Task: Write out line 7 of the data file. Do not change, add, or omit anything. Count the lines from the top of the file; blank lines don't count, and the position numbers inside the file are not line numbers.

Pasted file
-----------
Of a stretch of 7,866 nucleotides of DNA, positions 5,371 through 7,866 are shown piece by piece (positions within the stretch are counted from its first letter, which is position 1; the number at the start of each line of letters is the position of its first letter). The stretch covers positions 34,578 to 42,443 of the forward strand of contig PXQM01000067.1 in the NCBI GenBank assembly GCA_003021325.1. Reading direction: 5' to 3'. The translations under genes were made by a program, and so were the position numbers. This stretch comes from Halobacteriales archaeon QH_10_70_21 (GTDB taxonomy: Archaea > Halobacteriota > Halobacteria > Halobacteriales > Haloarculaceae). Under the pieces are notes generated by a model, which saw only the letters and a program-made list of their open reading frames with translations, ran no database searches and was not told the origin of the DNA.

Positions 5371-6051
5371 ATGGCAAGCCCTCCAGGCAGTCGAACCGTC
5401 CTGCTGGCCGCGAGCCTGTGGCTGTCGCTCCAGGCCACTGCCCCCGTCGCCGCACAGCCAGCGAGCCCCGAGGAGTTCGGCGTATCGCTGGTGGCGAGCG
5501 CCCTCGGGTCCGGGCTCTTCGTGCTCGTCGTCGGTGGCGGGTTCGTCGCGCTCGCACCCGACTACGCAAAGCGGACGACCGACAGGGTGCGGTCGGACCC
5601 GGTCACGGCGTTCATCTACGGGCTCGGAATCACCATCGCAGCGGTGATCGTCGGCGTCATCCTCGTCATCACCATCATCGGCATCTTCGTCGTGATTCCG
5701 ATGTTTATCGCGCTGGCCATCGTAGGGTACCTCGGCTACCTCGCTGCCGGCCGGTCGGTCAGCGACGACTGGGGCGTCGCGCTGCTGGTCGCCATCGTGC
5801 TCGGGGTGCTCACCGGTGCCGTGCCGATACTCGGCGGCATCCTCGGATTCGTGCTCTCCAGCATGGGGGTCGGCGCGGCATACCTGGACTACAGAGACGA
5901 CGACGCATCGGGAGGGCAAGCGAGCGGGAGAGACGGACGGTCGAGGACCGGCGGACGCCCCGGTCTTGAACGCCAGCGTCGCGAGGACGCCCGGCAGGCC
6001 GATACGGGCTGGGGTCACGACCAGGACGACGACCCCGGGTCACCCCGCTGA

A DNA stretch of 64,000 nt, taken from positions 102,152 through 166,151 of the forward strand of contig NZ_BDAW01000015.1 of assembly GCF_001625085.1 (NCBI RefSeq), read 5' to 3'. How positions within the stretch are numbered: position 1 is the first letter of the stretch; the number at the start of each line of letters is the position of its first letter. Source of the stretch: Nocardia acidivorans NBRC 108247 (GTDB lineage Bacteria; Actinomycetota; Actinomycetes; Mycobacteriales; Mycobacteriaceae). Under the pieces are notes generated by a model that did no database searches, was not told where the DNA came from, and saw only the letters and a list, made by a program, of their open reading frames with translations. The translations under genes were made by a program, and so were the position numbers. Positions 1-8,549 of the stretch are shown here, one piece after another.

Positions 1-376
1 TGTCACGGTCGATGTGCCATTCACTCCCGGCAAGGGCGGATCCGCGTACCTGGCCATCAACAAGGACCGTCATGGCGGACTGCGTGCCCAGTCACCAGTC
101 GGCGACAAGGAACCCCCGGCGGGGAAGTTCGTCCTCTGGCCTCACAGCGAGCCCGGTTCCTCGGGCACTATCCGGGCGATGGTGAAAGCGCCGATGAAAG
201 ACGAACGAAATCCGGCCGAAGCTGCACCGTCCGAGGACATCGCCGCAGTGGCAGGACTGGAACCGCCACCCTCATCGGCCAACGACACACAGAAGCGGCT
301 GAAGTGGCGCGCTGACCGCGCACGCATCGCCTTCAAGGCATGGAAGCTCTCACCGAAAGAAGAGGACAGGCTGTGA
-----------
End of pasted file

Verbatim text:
5701 ATGTTTATCGCGCTGGCCATCGTAGGGTACCTCGGCTACCTCGCTGCCGGCCGGTCGGTCAGCGACGACTGGGGCGTCGCGCTGCTGGTCGCCATCGTGC